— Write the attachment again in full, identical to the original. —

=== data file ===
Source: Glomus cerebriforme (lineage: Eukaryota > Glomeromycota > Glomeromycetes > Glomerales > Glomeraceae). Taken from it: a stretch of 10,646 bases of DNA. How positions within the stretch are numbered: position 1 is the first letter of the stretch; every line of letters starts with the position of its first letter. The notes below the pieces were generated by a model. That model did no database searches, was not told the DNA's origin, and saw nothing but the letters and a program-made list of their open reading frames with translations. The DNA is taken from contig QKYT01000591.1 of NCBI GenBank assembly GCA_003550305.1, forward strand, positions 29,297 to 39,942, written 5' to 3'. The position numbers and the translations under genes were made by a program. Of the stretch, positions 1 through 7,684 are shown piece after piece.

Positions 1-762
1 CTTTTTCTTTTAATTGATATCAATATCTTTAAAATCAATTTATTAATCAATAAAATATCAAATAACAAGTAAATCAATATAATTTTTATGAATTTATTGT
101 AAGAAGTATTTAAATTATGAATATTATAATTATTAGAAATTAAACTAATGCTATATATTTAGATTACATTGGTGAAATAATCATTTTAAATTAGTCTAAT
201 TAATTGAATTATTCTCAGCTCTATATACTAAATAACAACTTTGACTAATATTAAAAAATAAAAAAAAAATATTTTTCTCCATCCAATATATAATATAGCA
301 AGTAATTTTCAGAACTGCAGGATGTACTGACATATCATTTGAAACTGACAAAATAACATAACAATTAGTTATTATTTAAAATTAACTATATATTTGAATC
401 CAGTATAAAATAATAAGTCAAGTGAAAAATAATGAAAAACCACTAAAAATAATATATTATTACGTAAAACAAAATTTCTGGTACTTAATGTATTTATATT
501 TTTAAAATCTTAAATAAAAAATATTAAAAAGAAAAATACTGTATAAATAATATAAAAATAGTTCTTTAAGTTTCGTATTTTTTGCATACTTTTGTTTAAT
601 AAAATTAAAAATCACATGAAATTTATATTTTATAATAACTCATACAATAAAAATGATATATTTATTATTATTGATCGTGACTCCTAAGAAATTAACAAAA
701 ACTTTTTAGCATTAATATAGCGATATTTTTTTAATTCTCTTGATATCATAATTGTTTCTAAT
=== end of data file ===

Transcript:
Source: Glomus cerebriforme (lineage: Eukaryota > Glomeromycota > Glomeromycetes > Glomerales > Glomeraceae). Taken from it: a stretch of 10,646 bases of DNA. How positions within the stretch are numbered: position 1 is the first letter of the stretch; every line of letters starts with the position of its first letter. The notes below the pieces were generated by a model. That model did no database searches, was not told the DNA's origin, and saw nothing but the letters and a program-made list of their open reading frames with translations. The DNA is taken from contig QKYT01000591.1 of NCBI GenBank assembly GCA_003550305.1, forward strand, positions 29,297 to 39,942, written 5' to 3'. The position numbers and the translations under genes were made by a program. Of the stretch, positions 1 through 7,684 are shown piece after piece.

Positions 1-762
1 CTTTTTCTTTTAATTGATATCAATATCTTTAAAATCAATTTATTAATCAATAAAATATCAAATAACAAGTAAATCAATATAATTTTTATGAATTTATTGT
101 AAGAAGTATTTAAATTATGAATATTATAATTATTAGAAATTAAACTAATGCTATATATTTAGATTACATTGGTGAAATAATCATTTTAAATTAGTCTAAT
201 TAATTGAATTATTCTCAGCTCTATATACTAAATAACAACTTTGACTAATATTAAAAAATAAAAAAAAAATATTTTTCTCCATCCAATATATAATATAGCA
301 AGTAATTTTCAGAACTGCAGGATGTACTGACATATCATTTGAAACTGACAAAATAACATAACAATTAGTTATTATTTAAAATTAACTATATATTTGAATC
401 CAGTATAAAATAATAAGTCAAGTGAAAAATAATGAAAAACCACTAAAAATAATATATTATTACGTAAAACAAAATTTCTGGTACTTAATGTATTTATATT
501 TTTAAAATCTTAAATAAAAAATATTAAAAAGAAAAATACTGTATAAATAATATAAAAATAGTTCTTTAAGTTTCGTATTTTTTGCATACTTTTGTTTAAT
601 AAAATTAAAAATCACATGAAATTTATATTTTATAATAACTCATACAATAAAAATGATATATTTATTATTATTGATCGTGACTCCTAAGAAATTAACAAAA
701 ACTTTTTAGCATTAATATAGCGATATTTTTTTAATTCTCTTGATATCATAATTGTTTCTAAT